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US military confirms jet crash in Afghanistan

US confirms jet crash

UPDATE: 11:45 a.m.

An American military aircraft crashed in eastern Afghanistan on Monday, the U.S. military said, adding that there were no indications so far it'd been brought down by enemy fire.

The spokesman for U.S. forces in Afghanistan, Col. Sonny Leggett, said that the military plane, a Bombardier E-11A, crashed in the Ghazni province and an investigation of its causes was ongoing.

Monday's plane crash is not expected to derail U.S.-Taliban peace talks if it turns out to have been an accident.

The Bombardier E-11A is a U.S. Air Force electronic surveillance plane. Video from the crash site circulating on social media appeared to show its charred ruins.

A Taliban spokesman and Afghan journalist affiliated with the militant group had earlier said the mystery crash was a U.S. military plane.

Tariq Ghazniwal, a journalist in the area, said that he saw the burning aircraft. In an exchange on Twitter, he told The Associated Press that he saw two bodies and the front of the aircraft was badly burned. He added that the aircraft's body and tail were hardly damaged. His information could not be independently verified.

Ghazniwal said the crash site was about 10 kilometres (6.2 miles) from a U.S. military base. Local Taliban have been deployed to protect the crash site, he said, and several other militants were combing the nearby village for two people they suspect may have survived the crash.

The Taliban hold much of Ghazni province and have total control over the local area of the crash.

Ghazniwal said the site was near a village called Sado Khelo, in the Deh Yak district. He also said the crash occurred soon after 1 p.m. local time, but residents in the area did not report a loud crashing noise. He couldn't say whether the aircraft had been shot down but “the crash was not loud.”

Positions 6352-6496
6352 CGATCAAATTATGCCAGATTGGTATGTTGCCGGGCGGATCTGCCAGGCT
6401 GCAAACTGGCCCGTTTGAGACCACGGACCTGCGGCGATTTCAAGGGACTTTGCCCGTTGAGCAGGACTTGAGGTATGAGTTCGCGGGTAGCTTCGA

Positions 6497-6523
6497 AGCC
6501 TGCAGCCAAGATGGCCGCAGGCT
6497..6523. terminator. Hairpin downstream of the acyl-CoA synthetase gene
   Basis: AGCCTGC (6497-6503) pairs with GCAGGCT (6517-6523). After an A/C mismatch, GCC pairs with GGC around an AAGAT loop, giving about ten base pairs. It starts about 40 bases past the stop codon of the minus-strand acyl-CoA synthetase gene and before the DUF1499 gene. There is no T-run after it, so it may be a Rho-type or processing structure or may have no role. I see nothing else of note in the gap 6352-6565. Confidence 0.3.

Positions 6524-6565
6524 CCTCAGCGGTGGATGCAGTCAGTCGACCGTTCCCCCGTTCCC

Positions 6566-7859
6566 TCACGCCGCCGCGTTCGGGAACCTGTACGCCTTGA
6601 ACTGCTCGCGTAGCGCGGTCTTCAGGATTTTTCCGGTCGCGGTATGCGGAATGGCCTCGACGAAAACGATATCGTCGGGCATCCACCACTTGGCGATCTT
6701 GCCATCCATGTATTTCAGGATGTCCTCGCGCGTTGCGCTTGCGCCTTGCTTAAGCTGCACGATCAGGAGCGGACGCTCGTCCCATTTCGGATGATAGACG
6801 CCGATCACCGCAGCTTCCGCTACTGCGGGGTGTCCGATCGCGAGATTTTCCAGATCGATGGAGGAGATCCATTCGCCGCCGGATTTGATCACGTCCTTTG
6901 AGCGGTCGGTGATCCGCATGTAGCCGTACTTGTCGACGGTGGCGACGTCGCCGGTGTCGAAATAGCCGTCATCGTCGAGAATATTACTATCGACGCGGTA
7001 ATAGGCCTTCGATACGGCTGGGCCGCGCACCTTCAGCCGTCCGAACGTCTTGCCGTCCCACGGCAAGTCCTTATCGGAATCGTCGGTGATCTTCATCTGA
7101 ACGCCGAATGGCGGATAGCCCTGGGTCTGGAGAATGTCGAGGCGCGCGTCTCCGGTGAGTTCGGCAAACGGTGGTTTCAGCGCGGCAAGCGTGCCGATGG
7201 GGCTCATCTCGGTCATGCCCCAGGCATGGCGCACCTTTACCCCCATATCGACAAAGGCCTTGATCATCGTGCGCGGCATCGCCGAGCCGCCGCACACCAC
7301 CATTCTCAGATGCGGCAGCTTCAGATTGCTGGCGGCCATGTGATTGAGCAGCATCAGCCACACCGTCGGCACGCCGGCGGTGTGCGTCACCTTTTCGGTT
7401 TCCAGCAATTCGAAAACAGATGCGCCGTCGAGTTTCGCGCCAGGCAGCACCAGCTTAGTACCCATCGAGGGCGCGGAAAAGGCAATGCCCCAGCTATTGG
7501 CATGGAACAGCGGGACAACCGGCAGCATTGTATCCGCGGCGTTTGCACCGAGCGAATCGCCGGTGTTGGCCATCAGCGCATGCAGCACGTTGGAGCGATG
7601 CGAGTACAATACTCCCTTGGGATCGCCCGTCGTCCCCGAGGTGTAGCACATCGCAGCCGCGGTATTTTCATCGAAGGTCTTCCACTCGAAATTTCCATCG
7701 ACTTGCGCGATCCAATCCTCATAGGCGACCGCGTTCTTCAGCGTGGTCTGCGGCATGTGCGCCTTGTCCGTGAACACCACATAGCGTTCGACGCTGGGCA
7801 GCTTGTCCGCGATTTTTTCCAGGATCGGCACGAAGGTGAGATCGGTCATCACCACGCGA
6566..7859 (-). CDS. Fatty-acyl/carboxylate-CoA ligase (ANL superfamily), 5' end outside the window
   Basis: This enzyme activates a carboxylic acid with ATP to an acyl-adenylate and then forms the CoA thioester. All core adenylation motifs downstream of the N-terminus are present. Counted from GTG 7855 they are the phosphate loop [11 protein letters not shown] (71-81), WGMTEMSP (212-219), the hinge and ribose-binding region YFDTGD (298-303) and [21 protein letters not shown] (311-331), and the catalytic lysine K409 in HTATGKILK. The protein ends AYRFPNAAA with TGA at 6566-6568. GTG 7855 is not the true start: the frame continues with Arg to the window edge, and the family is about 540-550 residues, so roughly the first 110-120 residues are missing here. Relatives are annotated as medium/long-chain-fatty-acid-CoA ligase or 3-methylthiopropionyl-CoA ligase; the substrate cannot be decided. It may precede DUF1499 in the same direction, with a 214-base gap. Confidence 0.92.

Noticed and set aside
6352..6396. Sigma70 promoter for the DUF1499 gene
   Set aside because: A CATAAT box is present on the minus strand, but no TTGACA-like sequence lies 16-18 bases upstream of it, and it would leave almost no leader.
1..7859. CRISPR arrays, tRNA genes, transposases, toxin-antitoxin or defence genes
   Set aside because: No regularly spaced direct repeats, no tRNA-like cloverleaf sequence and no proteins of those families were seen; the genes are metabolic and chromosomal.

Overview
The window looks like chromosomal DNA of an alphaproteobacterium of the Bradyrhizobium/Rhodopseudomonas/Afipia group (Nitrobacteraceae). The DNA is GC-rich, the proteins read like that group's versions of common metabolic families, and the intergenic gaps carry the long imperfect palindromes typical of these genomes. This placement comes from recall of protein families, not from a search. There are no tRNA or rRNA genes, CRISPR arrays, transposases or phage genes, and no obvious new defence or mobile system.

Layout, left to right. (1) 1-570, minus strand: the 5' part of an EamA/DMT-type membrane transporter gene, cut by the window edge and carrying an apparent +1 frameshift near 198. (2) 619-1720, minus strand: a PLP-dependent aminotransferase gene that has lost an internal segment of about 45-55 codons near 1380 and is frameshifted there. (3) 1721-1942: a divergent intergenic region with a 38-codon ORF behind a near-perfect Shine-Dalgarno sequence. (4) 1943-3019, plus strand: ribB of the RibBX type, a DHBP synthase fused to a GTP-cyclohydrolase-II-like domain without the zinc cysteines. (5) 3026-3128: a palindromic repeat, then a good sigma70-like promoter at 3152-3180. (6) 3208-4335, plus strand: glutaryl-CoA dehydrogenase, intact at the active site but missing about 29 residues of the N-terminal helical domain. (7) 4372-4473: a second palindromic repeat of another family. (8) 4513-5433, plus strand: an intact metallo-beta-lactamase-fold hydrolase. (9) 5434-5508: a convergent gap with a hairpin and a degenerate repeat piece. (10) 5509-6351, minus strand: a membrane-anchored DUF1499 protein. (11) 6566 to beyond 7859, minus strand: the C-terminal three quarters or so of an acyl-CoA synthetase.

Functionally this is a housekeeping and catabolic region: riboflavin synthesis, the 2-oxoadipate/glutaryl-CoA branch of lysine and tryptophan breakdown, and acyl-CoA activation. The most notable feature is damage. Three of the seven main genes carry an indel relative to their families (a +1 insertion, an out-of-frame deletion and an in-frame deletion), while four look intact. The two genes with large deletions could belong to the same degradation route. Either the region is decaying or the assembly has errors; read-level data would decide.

ORIGINAL: 6:45 a.m.

A U.S. military aircraft crashed in eastern Afghanistan on Monday, a Taliban spokesman and Afghan journalist affiliated with the militant group said.

Tariq Ghazniwal, a journalist in the area, said that he saw the burning aircraft. In an exchange on Twitter, he told The Associated Press that he saw two bodies and the front of the aircraft was badly burned. He added the aircraft's body and tail were hardly damaged. His information could not be independently verified.

Taliban spokesman Zabihullah Mujahid said a U.S. airforce plane crashed in the Ghazni province. He claimed the crash killed “lots" of U.S. service members. The militant group often exaggerates casualty figures.

Ghazniwal said the crash site was about 10 kilometres from a U.S. military base.

U.S. Army Maj. Beth Riordan, a spokeswoman for U.S. Central Command, declined to comment when told about the Taliban claim. She earlier acknowledged American military officials were investigating reports of a crash in Afghanistan. She said that it remained unclear whose aircraft was involved in the crash.

Riordan declined to immediately comment further.

However, pictures on social media purportedly from the crash site showed what could be the remains of a Bombardier E-11A aircraft, which the U.S. military uses for electronic surveillance over Afghanistan.

Images on social media purportedly of the crashed plane showed an aircraft bearing U.S. Air Force markings similar to other E-11A surveillance aircraft photographed by aviation enthusiasts. Visible registration numbers on the plane also appeared to match those aircraft.



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